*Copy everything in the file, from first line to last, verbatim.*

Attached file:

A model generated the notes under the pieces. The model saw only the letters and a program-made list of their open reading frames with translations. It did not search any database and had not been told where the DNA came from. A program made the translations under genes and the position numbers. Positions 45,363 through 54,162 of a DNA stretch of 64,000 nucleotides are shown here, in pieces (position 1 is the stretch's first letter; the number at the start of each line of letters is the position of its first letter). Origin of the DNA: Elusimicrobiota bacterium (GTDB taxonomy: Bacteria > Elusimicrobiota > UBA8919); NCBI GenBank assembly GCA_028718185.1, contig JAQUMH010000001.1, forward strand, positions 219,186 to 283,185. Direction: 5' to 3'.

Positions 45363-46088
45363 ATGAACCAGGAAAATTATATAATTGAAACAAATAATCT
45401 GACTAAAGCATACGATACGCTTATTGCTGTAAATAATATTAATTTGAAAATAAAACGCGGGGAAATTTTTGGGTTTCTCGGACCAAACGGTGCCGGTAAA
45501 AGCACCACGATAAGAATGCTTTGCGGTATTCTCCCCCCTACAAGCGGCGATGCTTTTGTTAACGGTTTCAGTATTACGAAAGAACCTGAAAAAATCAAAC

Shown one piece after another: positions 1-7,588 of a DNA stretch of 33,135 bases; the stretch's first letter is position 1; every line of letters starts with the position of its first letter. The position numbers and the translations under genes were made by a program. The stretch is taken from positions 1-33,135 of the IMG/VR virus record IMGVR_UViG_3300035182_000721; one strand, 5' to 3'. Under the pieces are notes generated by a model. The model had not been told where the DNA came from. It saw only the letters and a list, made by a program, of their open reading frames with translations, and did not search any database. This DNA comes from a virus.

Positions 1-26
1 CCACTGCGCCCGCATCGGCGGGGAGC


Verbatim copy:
A model generated the notes under the pieces. The model saw only the letters and a program-made list of their open reading frames with translations. It did not search any database and had not been told where the DNA came from. A program made the translations under genes and the position numbers. Positions 45,363 through 54,162 of a DNA stretch of 64,000 nucleotides are shown here, in pieces (position 1 is the stretch's first letter; the number at the start of each line of letters is the position of its first letter). Origin of the DNA: Elusimicrobiota bacterium (GTDB taxonomy: Bacteria > Elusimicrobiota > UBA8919); NCBI GenBank assembly GCA_028718185.1, contig JAQUMH010000001.1, forward strand, positions 219,186 to 283,185. Direction: 5' to 3'.

Positions 45363-46088
45363 ATGAACCAGGAAAATTATATAATTGAAACAAATAATCT
45401 GACTAAAGCATACGATACGCTTATTGCTGTAAATAATATTAATTTGAAAATAAAACGCGGGGAAATTTTTGGGTTTCTCGGACCAAACGGTGCCGGTAAA
45501 AGCACCACGATAAGAATGCTTTGCGGTATTCTCCCCCCTACAAGCGGCGATGCTTTTGTTAACGGTTTCAGTATTACGAAAGAACCTGAAAAAATCAAAC

Shown one piece after another: positions 1-7,588 of a DNA stretch of 33,135 bases; the stretch's first letter is position 1; every line of letters starts with the position of its first letter. The position numbers and the translations under genes were made by a program. The stretch is taken from positions 1-33,135 of the IMG/VR virus record IMGVR_UViG_3300035182_000721; one strand, 5' to 3'. Under the pieces are notes generated by a model. The model had not been told where the DNA came from. It saw only the letters and a list, made by a program, of their open reading frames with translations, and did not search any database. This DNA comes from a virus.

Positions 1-26
1 CCACTGCGCCCGCATCGGCGGGGAGC